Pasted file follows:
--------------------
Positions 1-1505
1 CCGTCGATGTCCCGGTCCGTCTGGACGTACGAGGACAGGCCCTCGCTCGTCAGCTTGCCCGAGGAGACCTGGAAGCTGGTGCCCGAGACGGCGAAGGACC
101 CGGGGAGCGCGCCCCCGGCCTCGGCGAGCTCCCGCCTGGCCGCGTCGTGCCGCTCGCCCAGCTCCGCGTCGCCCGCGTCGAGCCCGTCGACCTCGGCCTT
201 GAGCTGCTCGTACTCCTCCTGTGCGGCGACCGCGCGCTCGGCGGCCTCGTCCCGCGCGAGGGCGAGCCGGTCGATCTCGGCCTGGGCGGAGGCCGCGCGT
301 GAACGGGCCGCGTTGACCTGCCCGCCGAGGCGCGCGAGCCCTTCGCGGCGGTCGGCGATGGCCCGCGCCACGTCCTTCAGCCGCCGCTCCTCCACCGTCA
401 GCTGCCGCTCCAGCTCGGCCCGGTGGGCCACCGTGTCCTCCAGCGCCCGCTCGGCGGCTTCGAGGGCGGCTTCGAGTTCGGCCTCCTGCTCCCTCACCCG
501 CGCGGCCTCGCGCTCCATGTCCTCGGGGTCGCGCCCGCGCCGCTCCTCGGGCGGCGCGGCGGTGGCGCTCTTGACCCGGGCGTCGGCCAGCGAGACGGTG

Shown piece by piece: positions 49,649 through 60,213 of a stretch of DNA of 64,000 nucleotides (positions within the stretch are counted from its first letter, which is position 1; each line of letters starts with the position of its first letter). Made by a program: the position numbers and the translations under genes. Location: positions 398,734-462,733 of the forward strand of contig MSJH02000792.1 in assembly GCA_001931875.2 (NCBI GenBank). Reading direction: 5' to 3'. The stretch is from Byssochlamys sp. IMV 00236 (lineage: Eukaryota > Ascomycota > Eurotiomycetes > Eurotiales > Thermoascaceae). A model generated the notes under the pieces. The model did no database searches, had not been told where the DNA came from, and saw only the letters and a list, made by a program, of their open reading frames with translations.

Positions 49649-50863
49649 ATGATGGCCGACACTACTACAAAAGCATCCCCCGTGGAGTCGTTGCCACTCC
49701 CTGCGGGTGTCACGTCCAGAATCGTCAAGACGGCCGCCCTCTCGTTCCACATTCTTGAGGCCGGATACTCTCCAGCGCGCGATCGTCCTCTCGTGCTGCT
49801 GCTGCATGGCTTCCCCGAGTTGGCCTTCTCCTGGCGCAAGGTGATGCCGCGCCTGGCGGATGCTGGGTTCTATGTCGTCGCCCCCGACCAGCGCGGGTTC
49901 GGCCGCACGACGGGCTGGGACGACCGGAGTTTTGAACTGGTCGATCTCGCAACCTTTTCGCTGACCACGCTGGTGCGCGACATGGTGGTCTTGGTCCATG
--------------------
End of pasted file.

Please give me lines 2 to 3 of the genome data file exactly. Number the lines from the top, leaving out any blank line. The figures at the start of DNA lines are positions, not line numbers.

1 CCGTCGATGTCCCGGTCCGTCTGGACGTACGAGGACAGGCCCTCGCTCGTCAGCTTGCCCGAGGAGACCTGGAAGCTGGTGCCCGAGACGGCGAAGGACC
101 CGGGGAGCGCGCCCCCGGCCTCGGCGAGCTCCCGCCTGGCCGCGTCGTGCCGCTCGCCCAGCTCCGCGTCGCCCGCGTCGAGCCCGTCGACCTCGGCCTT